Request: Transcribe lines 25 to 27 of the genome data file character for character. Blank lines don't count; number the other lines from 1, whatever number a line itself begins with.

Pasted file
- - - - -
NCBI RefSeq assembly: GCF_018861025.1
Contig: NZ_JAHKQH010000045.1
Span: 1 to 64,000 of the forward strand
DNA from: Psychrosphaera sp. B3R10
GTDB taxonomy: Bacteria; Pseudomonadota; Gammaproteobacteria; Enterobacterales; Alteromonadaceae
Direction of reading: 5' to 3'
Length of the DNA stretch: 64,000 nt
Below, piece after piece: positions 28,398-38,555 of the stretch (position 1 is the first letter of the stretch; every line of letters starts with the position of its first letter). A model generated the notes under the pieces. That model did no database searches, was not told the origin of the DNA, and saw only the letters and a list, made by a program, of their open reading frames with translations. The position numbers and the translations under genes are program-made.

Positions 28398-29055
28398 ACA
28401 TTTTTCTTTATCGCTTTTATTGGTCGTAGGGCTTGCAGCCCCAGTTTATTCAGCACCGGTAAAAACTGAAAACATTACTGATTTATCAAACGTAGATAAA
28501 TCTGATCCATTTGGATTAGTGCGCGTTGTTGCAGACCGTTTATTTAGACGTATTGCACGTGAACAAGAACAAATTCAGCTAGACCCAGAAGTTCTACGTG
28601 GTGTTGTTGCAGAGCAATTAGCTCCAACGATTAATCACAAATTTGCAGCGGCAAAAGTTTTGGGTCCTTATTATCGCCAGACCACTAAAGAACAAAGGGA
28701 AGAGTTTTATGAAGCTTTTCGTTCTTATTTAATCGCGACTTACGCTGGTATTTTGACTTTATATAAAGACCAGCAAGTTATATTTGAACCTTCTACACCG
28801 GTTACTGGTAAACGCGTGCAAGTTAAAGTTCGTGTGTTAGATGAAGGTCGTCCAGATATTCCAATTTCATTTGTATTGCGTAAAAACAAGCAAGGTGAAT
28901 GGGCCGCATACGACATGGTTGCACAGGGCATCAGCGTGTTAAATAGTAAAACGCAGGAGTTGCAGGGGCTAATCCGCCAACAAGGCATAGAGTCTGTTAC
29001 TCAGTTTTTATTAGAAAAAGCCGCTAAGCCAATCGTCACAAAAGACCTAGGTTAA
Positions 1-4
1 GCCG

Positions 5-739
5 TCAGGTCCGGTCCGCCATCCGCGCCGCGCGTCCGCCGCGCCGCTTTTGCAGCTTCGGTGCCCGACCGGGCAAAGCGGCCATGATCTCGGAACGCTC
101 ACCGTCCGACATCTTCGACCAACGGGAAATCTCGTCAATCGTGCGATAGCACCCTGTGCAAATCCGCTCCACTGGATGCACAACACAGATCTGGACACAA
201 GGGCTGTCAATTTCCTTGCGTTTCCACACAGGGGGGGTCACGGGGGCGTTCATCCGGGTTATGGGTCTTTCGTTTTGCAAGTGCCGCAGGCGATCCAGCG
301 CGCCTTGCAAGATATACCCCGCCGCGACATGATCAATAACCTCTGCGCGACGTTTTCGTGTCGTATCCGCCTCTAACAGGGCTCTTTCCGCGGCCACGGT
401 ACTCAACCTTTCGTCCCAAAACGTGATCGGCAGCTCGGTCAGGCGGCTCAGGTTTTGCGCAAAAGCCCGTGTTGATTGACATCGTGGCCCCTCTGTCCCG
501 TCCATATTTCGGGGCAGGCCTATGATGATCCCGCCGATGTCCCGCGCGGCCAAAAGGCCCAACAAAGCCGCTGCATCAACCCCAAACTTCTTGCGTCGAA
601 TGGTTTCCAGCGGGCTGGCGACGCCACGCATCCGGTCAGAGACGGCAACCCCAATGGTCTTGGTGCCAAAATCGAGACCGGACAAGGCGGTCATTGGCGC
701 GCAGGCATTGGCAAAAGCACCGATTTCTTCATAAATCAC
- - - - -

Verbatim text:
401 ACTCAACCTTTCGTCCCAAAACGTGATCGGCAGCTCGGTCAGGCGGCTCAGGTTTTGCGCAAAAGCCCGTGTTGATTGACATCGTGGCCCCTCTGTCCCG
501 TCCATATTTCGGGGCAGGCCTATGATGATCCCGCCGATGTCCCGCGCGGCCAAAAGGCCCAACAAAGCCGCTGCATCAACCCCAAACTTCTTGCGTCGAA
601 TGGTTTCCAGCGGGCTGGCGACGCCACGCATCCGGTCAGAGACGGCAACCCCAATGGTCTTGGTGCCAAAATCGAGACCGGACAAGGCGGTCATTGGCGC